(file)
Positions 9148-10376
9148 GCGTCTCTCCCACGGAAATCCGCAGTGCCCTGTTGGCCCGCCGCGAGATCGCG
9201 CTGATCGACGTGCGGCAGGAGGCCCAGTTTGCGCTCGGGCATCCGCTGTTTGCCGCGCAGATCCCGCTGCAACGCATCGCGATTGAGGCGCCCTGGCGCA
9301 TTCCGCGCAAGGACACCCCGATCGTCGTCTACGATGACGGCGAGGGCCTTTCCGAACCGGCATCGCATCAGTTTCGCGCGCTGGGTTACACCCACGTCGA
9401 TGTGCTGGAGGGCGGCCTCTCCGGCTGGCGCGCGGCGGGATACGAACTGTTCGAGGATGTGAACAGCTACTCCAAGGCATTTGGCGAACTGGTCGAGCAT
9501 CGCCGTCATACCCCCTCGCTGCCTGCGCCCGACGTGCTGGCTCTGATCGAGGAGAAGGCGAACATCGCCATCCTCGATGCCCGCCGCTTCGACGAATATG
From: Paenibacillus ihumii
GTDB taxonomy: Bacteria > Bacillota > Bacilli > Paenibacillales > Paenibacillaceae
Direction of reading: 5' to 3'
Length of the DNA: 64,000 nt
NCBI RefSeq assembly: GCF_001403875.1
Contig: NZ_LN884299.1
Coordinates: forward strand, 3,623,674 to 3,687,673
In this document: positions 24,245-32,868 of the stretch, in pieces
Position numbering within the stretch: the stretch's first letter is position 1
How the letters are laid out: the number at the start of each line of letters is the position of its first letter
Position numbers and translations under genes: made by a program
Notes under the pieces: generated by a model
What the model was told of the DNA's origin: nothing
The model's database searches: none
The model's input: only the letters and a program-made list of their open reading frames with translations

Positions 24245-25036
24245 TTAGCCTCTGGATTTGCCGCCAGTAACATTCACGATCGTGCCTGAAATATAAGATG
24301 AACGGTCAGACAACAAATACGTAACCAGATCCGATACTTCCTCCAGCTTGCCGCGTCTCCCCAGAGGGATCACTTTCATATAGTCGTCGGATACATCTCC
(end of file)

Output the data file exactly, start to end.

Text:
Positions 9148-10376
9148 GCGTCTCTCCCACGGAAATCCGCAGTGCCCTGTTGGCCCGCCGCGAGATCGCG
9201 CTGATCGACGTGCGGCAGGAGGCCCAGTTTGCGCTCGGGCATCCGCTGTTTGCCGCGCAGATCCCGCTGCAACGCATCGCGATTGAGGCGCCCTGGCGCA
9301 TTCCGCGCAAGGACACCCCGATCGTCGTCTACGATGACGGCGAGGGCCTTTCCGAACCGGCATCGCATCAGTTTCGCGCGCTGGGTTACACCCACGTCGA
9401 TGTGCTGGAGGGCGGCCTCTCCGGCTGGCGCGCGGCGGGATACGAACTGTTCGAGGATGTGAACAGCTACTCCAAGGCATTTGGCGAACTGGTCGAGCAT
9501 CGCCGTCATACCCCCTCGCTGCCTGCGCCCGACGTGCTGGCTCTGATCGAGGAGAAGGCGAACATCGCCATCCTCGATGCCCGCCGCTTCGACGAATATG
From: Paenibacillus ihumii
GTDB taxonomy: Bacteria > Bacillota > Bacilli > Paenibacillales > Paenibacillaceae
Direction of reading: 5' to 3'
Length of the DNA: 64,000 nt
NCBI RefSeq assembly: GCF_001403875.1
Contig: NZ_LN884299.1
Coordinates: forward strand, 3,623,674 to 3,687,673
In this document: positions 24,245-32,868 of the stretch, in pieces
Position numbering within the stretch: the stretch's first letter is position 1
How the letters are laid out: the number at the start of each line of letters is the position of its first letter
Position numbers and translations under genes: made by a program
Notes under the pieces: generated by a model
What the model was told of the DNA's origin: nothing
The model's database searches: none
The model's input: only the letters and a program-made list of their open reading frames with translations

Positions 24245-25036
24245 TTAGCCTCTGGATTTGCCGCCAGTAACATTCACGATCGTGCCTGAAATATAAGATG
24301 AACGGTCAGACAACAAATACGTAACCAGATCCGATACTTCCTCCAGCTTGCCGCGTCTCCCCAGAGGGATCACTTTCATATAGTCGTCGGATACATCTCC